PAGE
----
[FoRK] "What did the president know and when did he know it?"
Ian Andrew Bell FoRK
Fri Jul 8 12:57:08 PDT 2005
On 8-Jul-05, at 12:24 PM, Stephen D. Williams wrote:
> I agree with many approaches: I think we should be much more
> stringent about polluting vehicles (trucks in the US and old
> diesels in Europe) for instance. We should invest more directly in
> trying various alternative energy sources (nuclear, wind ->
> hydrogen, etc.) rather than trying some lame indirect route like
> making existing energy more expensive for consumers. I really fail
> to see how that encourages energy companies to spend on other
> energy types.
Then, at least to some extent, we are in violent agreement. But if
it's strictly voluntary / philanthropic I don't much expect to see
widespread behaviour change.
I am (as is the EU and most of the rational world) also arguing for
a restructuring of base economics to reflect the real cost of things,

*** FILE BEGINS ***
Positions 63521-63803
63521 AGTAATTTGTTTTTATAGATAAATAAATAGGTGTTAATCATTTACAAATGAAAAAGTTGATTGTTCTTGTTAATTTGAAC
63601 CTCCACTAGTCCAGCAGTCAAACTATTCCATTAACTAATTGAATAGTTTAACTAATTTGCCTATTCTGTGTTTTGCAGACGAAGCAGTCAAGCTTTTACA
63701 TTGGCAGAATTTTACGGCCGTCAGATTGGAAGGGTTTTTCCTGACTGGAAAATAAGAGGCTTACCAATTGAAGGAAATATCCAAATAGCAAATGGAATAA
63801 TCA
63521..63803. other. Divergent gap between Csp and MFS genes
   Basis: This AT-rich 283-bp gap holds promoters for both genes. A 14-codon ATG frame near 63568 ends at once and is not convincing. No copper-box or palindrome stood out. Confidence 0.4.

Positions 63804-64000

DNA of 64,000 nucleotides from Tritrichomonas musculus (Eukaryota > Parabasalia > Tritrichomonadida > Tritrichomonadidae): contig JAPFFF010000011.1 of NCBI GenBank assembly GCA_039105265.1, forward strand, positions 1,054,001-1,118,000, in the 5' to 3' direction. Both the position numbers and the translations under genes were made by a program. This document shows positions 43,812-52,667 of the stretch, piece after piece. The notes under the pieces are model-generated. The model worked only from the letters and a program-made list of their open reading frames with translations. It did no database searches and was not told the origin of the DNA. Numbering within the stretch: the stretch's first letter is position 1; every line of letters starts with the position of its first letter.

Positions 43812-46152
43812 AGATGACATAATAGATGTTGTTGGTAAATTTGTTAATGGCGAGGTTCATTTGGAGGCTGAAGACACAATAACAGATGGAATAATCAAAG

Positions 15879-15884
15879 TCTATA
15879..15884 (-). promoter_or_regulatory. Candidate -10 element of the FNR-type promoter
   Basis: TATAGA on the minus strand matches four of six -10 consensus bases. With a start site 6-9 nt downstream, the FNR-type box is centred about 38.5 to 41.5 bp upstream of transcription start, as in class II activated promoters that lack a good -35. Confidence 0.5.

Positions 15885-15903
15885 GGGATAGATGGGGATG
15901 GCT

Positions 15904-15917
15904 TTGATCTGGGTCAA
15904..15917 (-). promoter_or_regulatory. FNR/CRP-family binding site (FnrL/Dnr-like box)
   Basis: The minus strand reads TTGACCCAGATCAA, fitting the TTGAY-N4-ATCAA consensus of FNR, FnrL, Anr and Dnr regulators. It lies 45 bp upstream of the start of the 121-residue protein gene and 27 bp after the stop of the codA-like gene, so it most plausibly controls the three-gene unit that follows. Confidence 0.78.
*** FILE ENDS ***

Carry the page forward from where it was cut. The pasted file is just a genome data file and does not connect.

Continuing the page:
socially and environmentally, to allow for economics to appropriately
catalyze innovation _AND_ conservation.
While it's great that you support both, we live in an economy that is
structured to reward the waste of resources and to defer real
innovation until a crash occurs, simply because those costs such as
pollution and societal impact are not accounted for (rather they're
subsidized out the back door with public funds). If we want to avoid
a series of successively greater crashes then the time to act is now.
It's clear from the discussions at the G8 and from Kyoto that America
(Bush) and China (unfair to target only two, but they're the biggest)
now view their willingness to hollow the ecosystem as a global
competitive advantage, which will undermine efforts by ecologically-
conscious nations to conserve using economic levers. It does so by
making their products non-competitive on the international scene and
therefore any and all efforts to conserve or innovate effectively
neuter the nation or company which undertakes them.
That, friends, is the real problem.
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